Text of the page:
The “Make America Secure Appropriations Act, 2018”, (H.R. 3219), scheduled for House consideration this week, combines four security-related spending bills reported by the Committee on Appropriations: Defense (H.R. 3219), Energy and Water (H.R. 3266), Military Construction-Veterans Affairs (H.R. 2998), and Legislative Branch (H.R. 3162). This is the first step in passing the 12 appropriations bills that must be enacted before the new fiscal year begins on 1 October 2017. Below is a summary of the legislation.
H.R. 3219 provides $614.1 billion in base defense appropriations for fiscal year 2018. This level falls within the $621.5 billion overall defense spending level called for in the Budget Committee-reported fiscal year 2018 House budget resolution and the House-passed National Defense Authorization Act for Fiscal Year 2018 [NDAA].
Overseas Contingency Operations/Global War on Terrorism Funding
The consolidated measure provides approximately $75 billion in defense Overseas Contingency Operations/Global War on Terrorism funding, also consistent with the reported budget resolution and the NDAA.
Major Funding Priorities
H.R. 3219 provides funding for a number of critically important security-related initiatives, including:
• $1.6 billion to begin construction of the Southern Border Wall – fully funding the President’s request;
• Full funding of the President’s request for the Department of Veterans Affairs, including the advance appropriations request for fiscal year 2019;
• $13.9 billion for nuclear weapons security programs at the Department of Energy;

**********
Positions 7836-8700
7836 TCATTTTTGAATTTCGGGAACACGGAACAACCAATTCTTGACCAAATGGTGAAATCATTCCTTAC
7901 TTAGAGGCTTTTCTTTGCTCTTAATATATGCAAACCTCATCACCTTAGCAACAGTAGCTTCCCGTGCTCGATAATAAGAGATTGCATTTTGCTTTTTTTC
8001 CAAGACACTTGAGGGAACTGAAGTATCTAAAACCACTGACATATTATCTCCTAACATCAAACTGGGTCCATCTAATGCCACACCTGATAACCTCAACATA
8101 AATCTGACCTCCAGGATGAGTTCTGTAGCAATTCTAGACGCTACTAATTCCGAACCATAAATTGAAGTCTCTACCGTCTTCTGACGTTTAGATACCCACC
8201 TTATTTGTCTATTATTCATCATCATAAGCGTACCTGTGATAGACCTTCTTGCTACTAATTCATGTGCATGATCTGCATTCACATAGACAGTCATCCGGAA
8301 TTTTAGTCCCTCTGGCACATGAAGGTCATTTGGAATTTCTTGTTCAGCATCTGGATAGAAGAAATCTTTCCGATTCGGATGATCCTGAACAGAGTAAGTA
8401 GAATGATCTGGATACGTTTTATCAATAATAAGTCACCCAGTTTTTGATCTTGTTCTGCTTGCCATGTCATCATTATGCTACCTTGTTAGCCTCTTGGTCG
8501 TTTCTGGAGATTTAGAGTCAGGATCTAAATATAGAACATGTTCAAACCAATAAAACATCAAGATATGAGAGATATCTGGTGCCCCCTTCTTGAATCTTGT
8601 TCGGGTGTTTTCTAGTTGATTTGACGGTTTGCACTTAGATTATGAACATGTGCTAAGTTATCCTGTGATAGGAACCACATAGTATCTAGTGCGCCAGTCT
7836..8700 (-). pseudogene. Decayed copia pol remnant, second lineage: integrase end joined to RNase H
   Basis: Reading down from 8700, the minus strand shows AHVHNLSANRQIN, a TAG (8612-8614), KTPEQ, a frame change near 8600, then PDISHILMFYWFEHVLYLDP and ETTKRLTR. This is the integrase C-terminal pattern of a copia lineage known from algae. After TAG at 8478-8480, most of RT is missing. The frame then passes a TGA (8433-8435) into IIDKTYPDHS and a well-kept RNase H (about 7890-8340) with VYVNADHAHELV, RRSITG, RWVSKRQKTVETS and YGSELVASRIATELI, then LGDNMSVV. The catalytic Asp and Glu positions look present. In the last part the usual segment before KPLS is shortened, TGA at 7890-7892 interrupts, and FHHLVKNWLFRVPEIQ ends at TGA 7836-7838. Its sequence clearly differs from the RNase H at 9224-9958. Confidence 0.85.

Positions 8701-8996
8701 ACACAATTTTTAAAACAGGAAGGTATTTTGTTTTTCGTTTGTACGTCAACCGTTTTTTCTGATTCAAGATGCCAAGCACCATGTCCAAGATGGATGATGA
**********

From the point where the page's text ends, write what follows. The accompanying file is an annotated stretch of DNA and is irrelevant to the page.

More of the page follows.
• Full funding for the authorized 2.4-percent pay increase for military personnel;
• $241 billion for Operation and Maintenance accounts to fill readiness shortfalls brought about by the previous administration; and
• An additional $12.5 million for the House Sergeant at Arms and U.S. Capitol Police to enhance Member protection and provide resources for additional security.
Major Policy Riders
The consolidated spending bill also includes a number of “policy riders” allowing Congress to exercise its Article I authority to limit or dictate how the Federal Government can spend appropriated funds. Examples include:
- A prohibition on the use of funds to close the naval detention center at Guantanamo Bay, Cuba, or transfer or release detainees into the U.S. or their countries of origin;
- A prohibition on using funds to implement the Arms Trade Treaty unless the Senate ratifies that treaty; and
- A provision authorizing the Administrator of the EPA and the Secretary of the Army to withdraw the “Waters of the United States” rule.
Steve Waskiewicz, Policy Advisor